how to use intload()

    Mar 22 2013 | 11:54 pm
    I'd like to know how I can use intload to create a toplevel-patcher with arguments. The problem is that I don't really understand the method signature.
    void *intload(C74_CONST char *name, short volume, t_symbol *s, short ac, t_atom *av, short couldedit);
    I tried:
    short couldedit = 0;
        t_atom *av[9];
        atom_setlong(av[0], 0);
        atom_setlong(av[1], 0);
        atom_setlong(av[2], 0);
        atom_setlong(av[3], 0);
        atom_setlong(av[4], 0);
        atom_setlong(av[5], 0);
        atom_setlong(av[6], 0);
        atom_setlong(av[7], 0);
        atom_setlong(av[8], 0);
        t_object* opened_patch = intload("my_patcher", 1, gensym(""), 9, av, couldedit);
    I don't understand what the volume is (or how to get it) and what symbol is expected.

    • Mar 23 2013 | 1:14 pm
      Hi, thanks Nicolas, that code example was quite helpful!
      Now I'm able to create the patcher with arguments but somehow if I use intload, fileload or jpatcher_load there's no patcherview created(and no max window opened) for the patcher I specified with the string.
      But subpatches contained in the opened top-level-patcher appear (when the top-level patcher was saved with open subpatchers) with a window and are having correct arguments.
      Here's the code:
      /*–––––––––––works correctly––––––––––––––––*/
          char filename[MAX_FILENAME_CHARS];
          strncpy_zero(filename,"new.maxpat", MAX_FILENAME_CHARS);
          t_uint32  type_searched_for = 'JSON';
          t_uint32  type_found;
          short path_id = 0;
          int res = locatefile_extended(filename,&path_id, &type_found ,&type_searched_for, 1);
          if(res == 0 && path_id != 0)    {post("filename found");}
          else if(res != 0)               {post("filename not found"); return;}
          short couldedit = 0;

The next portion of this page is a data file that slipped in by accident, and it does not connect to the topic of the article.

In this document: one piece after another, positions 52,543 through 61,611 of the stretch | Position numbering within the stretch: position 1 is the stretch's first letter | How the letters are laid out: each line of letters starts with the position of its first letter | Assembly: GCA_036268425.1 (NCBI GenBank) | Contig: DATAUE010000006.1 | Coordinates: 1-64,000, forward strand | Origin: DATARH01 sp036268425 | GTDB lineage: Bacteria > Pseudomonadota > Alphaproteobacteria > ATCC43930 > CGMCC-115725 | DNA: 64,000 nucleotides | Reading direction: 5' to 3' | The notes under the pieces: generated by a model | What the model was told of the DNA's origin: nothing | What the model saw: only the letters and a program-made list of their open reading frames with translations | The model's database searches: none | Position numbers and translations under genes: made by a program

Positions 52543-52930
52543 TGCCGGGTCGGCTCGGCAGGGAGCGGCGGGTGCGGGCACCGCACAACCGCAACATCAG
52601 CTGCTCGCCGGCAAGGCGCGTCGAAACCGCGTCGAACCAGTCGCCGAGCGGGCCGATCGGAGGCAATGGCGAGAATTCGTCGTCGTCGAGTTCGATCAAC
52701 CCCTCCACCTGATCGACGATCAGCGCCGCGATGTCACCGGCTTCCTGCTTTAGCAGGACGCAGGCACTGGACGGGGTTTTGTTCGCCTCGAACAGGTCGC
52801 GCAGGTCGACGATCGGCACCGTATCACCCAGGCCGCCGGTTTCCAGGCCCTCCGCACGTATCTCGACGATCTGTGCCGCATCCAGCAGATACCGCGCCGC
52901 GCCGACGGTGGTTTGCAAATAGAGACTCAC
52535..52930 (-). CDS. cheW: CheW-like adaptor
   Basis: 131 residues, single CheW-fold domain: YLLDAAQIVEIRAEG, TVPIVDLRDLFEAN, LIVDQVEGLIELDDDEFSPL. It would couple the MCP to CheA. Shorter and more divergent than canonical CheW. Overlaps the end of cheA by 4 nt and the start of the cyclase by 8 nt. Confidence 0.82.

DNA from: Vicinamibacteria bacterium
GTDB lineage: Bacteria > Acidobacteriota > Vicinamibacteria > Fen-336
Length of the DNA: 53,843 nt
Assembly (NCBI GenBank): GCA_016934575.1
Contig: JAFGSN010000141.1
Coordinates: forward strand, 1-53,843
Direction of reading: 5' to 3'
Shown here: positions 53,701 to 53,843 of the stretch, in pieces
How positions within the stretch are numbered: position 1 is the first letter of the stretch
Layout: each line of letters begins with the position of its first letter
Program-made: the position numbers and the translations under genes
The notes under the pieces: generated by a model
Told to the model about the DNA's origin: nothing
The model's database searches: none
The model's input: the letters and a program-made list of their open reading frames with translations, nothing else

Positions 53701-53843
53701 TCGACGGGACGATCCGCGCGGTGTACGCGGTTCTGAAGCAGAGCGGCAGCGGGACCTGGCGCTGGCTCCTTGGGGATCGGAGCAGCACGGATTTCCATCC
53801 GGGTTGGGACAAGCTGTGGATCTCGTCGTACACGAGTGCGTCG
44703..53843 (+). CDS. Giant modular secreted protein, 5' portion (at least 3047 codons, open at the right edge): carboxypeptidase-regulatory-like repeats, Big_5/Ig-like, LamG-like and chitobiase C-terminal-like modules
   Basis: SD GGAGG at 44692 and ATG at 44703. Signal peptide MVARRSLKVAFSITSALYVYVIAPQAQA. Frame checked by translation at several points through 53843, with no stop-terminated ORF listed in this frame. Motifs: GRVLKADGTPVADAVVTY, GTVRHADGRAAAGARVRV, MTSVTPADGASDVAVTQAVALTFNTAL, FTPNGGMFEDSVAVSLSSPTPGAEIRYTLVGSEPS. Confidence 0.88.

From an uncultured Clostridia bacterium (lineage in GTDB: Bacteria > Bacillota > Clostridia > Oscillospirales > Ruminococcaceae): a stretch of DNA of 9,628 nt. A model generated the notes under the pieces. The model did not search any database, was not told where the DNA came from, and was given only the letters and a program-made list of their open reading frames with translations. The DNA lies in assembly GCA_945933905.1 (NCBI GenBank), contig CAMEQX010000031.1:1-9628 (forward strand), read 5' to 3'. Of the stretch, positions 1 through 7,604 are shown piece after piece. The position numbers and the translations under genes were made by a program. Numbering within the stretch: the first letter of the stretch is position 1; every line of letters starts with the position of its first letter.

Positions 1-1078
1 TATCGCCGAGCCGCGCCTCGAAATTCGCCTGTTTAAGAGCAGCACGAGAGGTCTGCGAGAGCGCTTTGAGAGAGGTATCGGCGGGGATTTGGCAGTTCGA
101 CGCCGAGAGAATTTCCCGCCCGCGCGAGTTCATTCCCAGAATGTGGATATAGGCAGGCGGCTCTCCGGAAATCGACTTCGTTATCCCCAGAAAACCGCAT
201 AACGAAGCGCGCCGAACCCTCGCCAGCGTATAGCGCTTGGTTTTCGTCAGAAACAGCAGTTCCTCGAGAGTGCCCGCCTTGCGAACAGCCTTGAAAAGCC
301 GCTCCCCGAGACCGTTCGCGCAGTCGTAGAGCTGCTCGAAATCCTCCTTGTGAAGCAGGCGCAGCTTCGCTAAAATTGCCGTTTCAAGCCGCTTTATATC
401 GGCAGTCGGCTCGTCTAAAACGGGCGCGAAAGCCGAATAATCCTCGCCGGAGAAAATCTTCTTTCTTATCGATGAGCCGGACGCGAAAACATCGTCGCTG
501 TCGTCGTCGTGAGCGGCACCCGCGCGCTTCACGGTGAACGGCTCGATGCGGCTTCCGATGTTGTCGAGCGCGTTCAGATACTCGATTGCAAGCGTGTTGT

t_atom av[9];
          atom_setlong(&av[0], 99); //#1
          atom_setsym(&av[1], gensym("aaa")); //#2
          atom_setlong(&av[2], 0); //#3
          atom_setlong(&av[3], 0);
          atom_setlong(&av[4], 0);
          atom_setlong(&av[5], 0);
          atom_setlong(&av[6], 0);
          atom_setlong(&av[7], 0);
          atom_setlong(&av[8], 0);
          t_object* opened_patch = NULL;
          opened_patch = intload("new.maxpat", path_id, NULL, 9, av, couldedit);
      //    opened_patch = jpatcher_load("new.maxpat", path_id, 9, av);
          if(opened_patch != NULL)
              {post("opened_patch found adress is %i", opened_patch);}
          else if(opened_patch == NULL)
              {post("opened_patch not found : %i", opened_patch);return;}
          t_object* open_p_topview = NULL;
          open_p_topview = jpatcher_get_firstview(opened_patch);
          if(open_p_topview != NULL)
              {post("open_p_topview found adress is %i", open_p_topview);}
          else if(open_p_topview == NULL)
              {post("open_p_topview not found : %i", open_p_topview);}
      While everything else is found, the last branch states "open_p_topview not found". jpatcher_get_firstview(opened_patch) returns NULL. (If intload, fileload or jpatcher_load was used) From what is documented in the headers at least fileload should open a window what it doesn't.
      ...maybe someone from cycling can give me a hand on this...?
    • Mar 23 2013 | 2:47 pm
      ...hopefully not
      Best case would be if someone could explain it with: jpatcher_load_fromdictionary I'd like to do like this:
      //...code like above
      t_dictionary *rd;
      rd = dictionary_sprintf("@hidden 1"); // to hide the patcher when opened
      opened_patch = jpatcher_load_fromdictionary("empty_track.maxpat", path_id, rd, 9, av);
    • Mar 23 2013 | 3:01 pm
      Without having the slightest experience with patcher window management, I am convinced that anything that has jpatcher in its name is definitely not Max 4-related. As far as I remember, JUCE was introduced in Max 5.
      Hope that helps, Ádám
    • Mar 23 2013 | 3:28 pm
      Hi, good to know, this gives some hope, thanks!